Carlyle developed a reputation for acquiring businesses related to the defense industry. In 1992, Carlyle completed the acquisition of the Electronics division of General Dynamics Corporation, renamed GDE Systems, a producer of military electronics systems. Carlyle would sell the business to Tracor in October 1994. Carlyle acquired Magnavox Electronic Systems, the military communications and electronic-warfare systems segment of Magnavox, from Philips Electronics in 1993. Carlyle sold Magnavox for about $370 million to Hughes Aircraft Company in 1995. Carlyle also invested in Vought Aircraft through a partnership with Northrop Grumman. Carlyle's most notable defense industry investment came in October 1997 with its acquisition of United Defense Industries. The $850 million acquisition of United Defense represented Carlyle's largest investment to that point. Carlyle completed an IPO of United Defense on the New York Stock Exchange in December 2001, then sold the rest of the stock in April 2004. In more recent years, Carlyle has invested less in the defense industry.
Carlyle's 2001 investor conference took place on September 11, 2001. In the weeks following the meeting, it was reported that Shafiq bin Laden, a member of the Bin Laden family, had been the "guest of honor", and that they were investors in Carlyle managed funds. Later reports confirmed that the Bin Laden family had invested $2 million into Carlyle's $1.3 billion Carlyle Partners II Fund in 1995, making the family relatively small investors with the firm. However, their overall investment might have been considerably larger, with the $2 million committed in 1995 only being an initial contribution that grew over time. These connections would later be profiled in Michael Moore's Fahrenheit 911. The Bin Laden family liquidated its holdings in Carlyle's funds in October 2001, just after the September 11 attacks, when the connection of their family name to the Carlyle Group's name became impolitic.
Buyouts declined after the collapse of the dot-com bubble in 2000 and 2001. But after the two-stage buyout of Dex Media at the end of 2002 and 2003, large multibillion-dollar U.S. buyouts could once again obtain high-yield debt financing and larger transactions could be completed. Carlyle, together with Welsh, Carson, Anderson & Stowe, led a $7.5 billion buyout of QwestDex,  the third-largest corporate buyout since 1989. QwestDex's purchase occurred in two stages: a $2.75 billion acquisition of assets known as Dex Media East in November 2002 and a $4.30 billion acquisition of assets known as Dex Media West in 2003. R. H. Donnelley Corporation acquired Dex Media in 2006. Shortly after Dex Media, other larger buyouts would be completed signaling a resurgence in private equity.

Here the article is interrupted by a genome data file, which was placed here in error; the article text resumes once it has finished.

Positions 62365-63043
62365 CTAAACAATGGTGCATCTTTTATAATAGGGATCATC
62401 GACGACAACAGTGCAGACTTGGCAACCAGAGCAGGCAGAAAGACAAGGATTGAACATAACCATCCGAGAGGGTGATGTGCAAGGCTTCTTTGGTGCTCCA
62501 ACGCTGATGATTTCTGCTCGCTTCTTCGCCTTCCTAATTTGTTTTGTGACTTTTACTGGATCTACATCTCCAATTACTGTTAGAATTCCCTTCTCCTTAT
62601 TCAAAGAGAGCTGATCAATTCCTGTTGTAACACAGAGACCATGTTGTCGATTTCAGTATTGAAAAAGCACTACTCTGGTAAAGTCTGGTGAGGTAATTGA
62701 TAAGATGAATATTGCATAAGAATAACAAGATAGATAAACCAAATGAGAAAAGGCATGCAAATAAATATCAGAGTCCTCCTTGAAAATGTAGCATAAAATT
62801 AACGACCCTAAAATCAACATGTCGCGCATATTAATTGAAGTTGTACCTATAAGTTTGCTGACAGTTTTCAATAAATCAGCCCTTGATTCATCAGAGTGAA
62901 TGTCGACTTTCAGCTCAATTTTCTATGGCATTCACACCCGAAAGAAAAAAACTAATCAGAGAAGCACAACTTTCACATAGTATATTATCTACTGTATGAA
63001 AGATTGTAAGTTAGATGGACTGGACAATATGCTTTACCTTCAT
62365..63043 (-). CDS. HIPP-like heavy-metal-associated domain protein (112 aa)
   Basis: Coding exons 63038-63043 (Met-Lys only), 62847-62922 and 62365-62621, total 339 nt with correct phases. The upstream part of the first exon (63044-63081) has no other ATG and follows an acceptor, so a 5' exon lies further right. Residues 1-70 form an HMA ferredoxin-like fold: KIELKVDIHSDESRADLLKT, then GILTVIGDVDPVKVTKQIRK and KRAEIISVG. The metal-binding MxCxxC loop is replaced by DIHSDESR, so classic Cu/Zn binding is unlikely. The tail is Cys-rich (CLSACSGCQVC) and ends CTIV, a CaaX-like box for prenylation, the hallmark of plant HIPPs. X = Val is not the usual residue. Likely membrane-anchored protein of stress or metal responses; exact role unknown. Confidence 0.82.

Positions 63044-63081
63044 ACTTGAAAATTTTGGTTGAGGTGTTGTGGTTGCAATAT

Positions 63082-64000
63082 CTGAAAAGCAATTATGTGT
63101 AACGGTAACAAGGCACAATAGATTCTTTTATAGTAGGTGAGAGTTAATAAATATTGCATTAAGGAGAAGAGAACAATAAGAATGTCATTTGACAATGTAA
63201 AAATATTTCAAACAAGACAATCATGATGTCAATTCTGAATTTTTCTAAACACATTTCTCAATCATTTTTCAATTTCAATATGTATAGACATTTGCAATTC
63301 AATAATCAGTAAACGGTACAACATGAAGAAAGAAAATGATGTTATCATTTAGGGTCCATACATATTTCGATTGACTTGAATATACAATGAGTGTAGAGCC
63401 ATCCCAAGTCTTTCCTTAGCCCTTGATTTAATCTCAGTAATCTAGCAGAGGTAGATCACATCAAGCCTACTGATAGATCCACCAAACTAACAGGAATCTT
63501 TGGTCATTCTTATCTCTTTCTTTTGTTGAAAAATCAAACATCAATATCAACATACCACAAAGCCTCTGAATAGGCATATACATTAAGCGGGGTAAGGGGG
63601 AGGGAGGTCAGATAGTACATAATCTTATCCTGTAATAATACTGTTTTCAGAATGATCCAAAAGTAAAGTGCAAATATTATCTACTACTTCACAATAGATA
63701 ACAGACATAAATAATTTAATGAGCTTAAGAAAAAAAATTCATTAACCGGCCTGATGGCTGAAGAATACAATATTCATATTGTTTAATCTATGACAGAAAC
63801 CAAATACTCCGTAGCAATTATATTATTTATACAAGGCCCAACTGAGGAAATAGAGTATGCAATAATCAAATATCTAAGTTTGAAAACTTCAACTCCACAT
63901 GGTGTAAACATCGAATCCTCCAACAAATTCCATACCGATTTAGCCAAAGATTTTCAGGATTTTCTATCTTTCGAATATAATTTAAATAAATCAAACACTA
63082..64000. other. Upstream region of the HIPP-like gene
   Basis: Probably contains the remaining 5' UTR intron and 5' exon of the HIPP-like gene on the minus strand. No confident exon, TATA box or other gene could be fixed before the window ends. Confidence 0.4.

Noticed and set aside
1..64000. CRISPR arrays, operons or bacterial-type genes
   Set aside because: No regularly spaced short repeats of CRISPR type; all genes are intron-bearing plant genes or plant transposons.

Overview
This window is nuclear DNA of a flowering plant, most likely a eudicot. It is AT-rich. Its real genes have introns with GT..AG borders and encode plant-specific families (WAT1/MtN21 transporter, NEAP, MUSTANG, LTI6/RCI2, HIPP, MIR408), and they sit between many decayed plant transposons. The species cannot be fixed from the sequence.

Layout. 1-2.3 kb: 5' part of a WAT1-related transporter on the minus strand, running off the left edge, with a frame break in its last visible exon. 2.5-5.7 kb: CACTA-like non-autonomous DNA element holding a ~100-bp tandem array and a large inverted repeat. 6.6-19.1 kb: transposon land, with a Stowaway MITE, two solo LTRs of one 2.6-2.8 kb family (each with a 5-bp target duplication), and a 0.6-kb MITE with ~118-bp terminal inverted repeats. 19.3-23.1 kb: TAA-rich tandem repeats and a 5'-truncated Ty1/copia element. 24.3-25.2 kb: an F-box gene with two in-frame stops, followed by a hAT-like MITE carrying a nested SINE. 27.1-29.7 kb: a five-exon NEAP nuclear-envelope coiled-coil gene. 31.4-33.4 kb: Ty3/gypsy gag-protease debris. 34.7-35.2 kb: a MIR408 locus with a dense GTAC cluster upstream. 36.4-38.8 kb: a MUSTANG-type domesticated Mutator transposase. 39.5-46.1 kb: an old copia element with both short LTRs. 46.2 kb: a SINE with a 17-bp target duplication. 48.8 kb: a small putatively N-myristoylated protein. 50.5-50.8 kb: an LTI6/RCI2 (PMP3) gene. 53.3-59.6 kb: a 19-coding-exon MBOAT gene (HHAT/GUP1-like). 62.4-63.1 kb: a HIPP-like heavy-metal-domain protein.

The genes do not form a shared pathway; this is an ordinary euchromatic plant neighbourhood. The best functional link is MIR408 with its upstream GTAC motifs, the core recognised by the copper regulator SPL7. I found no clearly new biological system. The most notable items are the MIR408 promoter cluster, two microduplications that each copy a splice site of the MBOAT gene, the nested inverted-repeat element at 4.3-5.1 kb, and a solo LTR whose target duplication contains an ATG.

Lou Gerstner, former chairman and CEO of IBM and Nabisco, replaced Frank Carlucci as chairman of Carlyle in January 2003. Gerstner would serve in that position through October 2008. The hiring of Gerstner, was intended to reduce the perception of Carlyle as a politically dominated firm. At the time, Carlyle, which had been founded 15 years earlier had accumulated $13.9 billion of assets under management and had generated annualized returns for investors of 36%.
Carlyle also announced the $1.6 billion acquisition of Hawaiian Telcom from Verizon in May 2004. Carlyle's investment was immediately challenged when Hawaii regulators delayed the closing of the buyout. The company also suffered billing and customer-service issues as it had to recreate its back-office systems. Hawaiian Telcom ultimately filed for bankruptcy in December 2008, costing Carlyle the $425 million it had invested in the company.